The authors bemoan the popular perception of history as “either a boring recital or memorized facts or a series of arcane and tedious debates about esoteric subjects.” To those one might add that contrary to Daniel Patrick Moynihan, people are entitled to their own facts. In this environment when people have the right to alternative facts it is difficult to make the case the NPS should encourage and foster critical thinking skills as part of a park visit. Of course, the report was written when there was a former professor in the White House. Times have changed. What do you as a ranger when confronted with someone who prefers an alternate universe? Rangers don’t have the option to change the channel.

The author’s discovered some ingrained institutional issues that compromised the position of history within the NPS. An internal divide is expressed through the shorthand of “nature” and “culture.” Within the culture realm there is another division, this time between:

Cultural resources management or the preservationists who protect the physical remains of the past, and interpretation or education-oriented processes aimed at fostering public appreciation for the resources and introducing larger narratives of the American story.

According to the consultants, the past 40 years of the NPS has been a confining of history, historical research, and history programs to preservation. The story began in 1935 with the passage of the Historic Sites Act. Suddenly a nature and scenery organization had thrust upon it responsibility for historic sites (just as happened to the Office of Parks in New York). There already was an NPS Chief Historian beginning in 1931 tasked with an education mission for the nature sites. As it turned out, the Chief Historian had an academic history background and he envisioned the history sites as classrooms for the teaching of history. Therefore he needed a history staff. Since all this was happening during the Depression, he was able to hire Ph.D.’s in history and soon had a staff of 60. But the marriage of history preservation behind the scenes and history presentation to the public was a tense one.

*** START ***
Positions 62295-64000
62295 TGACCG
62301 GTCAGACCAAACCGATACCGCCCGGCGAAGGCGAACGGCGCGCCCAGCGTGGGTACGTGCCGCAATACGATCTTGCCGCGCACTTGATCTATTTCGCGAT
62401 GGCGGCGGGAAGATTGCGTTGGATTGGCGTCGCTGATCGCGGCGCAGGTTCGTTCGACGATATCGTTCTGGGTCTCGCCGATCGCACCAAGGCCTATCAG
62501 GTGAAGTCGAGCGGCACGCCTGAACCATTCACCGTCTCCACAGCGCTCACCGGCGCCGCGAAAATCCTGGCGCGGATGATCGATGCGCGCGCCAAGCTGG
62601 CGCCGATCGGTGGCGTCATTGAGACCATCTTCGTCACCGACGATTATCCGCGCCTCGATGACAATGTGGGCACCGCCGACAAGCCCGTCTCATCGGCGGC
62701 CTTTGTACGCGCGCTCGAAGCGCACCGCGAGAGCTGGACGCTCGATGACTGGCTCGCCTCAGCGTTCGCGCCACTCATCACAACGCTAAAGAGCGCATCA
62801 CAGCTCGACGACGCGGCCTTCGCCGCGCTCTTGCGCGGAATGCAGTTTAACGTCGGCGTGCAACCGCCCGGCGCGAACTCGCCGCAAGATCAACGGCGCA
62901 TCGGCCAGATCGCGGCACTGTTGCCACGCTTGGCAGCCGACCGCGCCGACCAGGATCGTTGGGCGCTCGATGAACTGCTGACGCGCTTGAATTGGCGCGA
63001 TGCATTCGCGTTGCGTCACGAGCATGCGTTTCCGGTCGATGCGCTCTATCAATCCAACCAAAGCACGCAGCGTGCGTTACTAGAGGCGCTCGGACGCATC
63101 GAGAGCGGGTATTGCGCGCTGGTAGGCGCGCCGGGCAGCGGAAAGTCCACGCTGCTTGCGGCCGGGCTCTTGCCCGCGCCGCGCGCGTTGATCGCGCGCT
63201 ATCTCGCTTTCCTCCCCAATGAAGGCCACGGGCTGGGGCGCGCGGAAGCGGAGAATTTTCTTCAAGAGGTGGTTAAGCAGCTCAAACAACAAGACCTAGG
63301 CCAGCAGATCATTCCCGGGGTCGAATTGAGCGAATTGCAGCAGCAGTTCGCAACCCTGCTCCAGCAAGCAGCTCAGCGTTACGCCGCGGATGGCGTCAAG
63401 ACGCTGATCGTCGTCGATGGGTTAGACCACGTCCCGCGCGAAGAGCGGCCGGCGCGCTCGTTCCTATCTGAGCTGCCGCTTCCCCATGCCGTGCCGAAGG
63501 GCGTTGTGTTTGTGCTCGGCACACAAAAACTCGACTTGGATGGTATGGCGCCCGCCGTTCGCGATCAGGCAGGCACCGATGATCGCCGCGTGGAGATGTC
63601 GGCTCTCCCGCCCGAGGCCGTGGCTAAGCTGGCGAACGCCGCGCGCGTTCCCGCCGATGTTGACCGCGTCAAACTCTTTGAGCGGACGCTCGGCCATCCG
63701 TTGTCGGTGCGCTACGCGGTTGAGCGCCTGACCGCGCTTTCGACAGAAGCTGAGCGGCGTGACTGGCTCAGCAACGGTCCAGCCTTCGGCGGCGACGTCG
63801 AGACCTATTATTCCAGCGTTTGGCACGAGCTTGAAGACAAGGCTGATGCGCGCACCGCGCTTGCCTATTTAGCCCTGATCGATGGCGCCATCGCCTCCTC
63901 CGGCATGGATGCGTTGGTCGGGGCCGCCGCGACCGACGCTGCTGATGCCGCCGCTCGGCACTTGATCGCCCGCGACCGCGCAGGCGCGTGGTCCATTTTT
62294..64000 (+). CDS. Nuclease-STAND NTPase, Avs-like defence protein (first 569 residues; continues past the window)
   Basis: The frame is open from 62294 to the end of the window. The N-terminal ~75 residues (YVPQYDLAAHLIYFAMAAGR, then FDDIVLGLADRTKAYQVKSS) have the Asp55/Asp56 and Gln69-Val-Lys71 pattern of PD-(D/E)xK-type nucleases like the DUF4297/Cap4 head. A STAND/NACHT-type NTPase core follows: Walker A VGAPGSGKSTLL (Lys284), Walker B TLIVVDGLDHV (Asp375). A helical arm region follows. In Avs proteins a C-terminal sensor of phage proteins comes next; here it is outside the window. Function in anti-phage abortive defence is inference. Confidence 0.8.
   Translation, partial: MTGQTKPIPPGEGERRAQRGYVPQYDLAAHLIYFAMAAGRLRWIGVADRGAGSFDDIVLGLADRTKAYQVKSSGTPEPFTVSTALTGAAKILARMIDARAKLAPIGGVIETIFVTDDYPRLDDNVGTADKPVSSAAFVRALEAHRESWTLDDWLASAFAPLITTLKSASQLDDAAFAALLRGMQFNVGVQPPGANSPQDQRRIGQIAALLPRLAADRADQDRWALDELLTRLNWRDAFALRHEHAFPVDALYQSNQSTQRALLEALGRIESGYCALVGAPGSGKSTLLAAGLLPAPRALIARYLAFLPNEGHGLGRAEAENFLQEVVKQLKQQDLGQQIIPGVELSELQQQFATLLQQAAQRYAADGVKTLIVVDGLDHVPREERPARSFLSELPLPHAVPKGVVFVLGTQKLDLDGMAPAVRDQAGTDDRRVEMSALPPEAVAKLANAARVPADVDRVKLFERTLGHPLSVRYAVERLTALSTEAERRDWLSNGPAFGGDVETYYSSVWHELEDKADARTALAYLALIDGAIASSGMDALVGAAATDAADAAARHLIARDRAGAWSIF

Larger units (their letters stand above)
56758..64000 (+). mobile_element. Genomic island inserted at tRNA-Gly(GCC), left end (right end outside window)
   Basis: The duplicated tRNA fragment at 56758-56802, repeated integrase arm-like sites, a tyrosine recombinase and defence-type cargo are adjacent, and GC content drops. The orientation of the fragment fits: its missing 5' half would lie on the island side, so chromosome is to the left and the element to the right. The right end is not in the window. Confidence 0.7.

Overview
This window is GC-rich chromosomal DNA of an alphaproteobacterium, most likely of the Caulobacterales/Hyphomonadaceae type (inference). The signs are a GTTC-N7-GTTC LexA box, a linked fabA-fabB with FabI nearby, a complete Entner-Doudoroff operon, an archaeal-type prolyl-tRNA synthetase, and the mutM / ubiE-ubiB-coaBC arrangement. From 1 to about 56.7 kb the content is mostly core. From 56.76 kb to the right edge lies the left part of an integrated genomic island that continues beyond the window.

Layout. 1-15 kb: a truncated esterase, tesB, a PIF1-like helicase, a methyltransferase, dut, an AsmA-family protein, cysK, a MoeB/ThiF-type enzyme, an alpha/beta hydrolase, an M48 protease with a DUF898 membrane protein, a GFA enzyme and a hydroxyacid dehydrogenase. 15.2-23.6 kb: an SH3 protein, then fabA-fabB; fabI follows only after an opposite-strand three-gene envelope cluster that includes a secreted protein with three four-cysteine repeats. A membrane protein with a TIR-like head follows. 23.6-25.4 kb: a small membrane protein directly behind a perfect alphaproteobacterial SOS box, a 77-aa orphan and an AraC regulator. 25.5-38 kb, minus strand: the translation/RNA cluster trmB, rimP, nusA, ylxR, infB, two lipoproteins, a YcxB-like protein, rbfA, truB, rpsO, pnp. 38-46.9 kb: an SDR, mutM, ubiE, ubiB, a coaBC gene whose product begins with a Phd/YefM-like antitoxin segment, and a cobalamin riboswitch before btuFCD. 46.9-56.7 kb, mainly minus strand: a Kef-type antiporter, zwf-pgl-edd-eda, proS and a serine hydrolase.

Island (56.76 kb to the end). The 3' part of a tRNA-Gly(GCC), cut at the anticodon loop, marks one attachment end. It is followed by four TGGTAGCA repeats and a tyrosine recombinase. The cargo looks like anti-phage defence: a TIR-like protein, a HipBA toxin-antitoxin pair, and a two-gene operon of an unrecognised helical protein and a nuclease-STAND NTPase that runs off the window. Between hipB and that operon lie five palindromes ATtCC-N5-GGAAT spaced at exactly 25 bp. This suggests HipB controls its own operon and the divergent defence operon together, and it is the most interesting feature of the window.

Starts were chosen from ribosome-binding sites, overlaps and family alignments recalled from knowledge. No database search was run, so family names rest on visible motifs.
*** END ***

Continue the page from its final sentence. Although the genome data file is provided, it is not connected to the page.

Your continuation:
By the 1960s, the preservationists had won the battle. Broad historical themes were out and targeted messages conveying specific information about the specific site one was in. With the National Historic Preservation Act of 1966, the new National Register of Historic Places operated under the umbrella of the National Park Service. The result of various shifts in department organization and practices was according to one survey respondent that NPS historians are “buried under compliance and a variety of bureaucratic mandates.” Instead of practicing the craft of history, the NPS historian survey respondent wrote: “Much of our professional talent in the cultural resources disciplines spends the bulk of its time on resource management” and not applied research. Furthermore, there is a gap between history or what passes for it in the NPS and the best professional, scholarly practices in history. That discrepancy is part of the reason for this study through the Organization of American Historians. That discrepancy is part of the reason why professional historians were asked to conduct the study. That discrepancy is part of the reason why professional historians with an emphasis on public history were asked to conduct this study.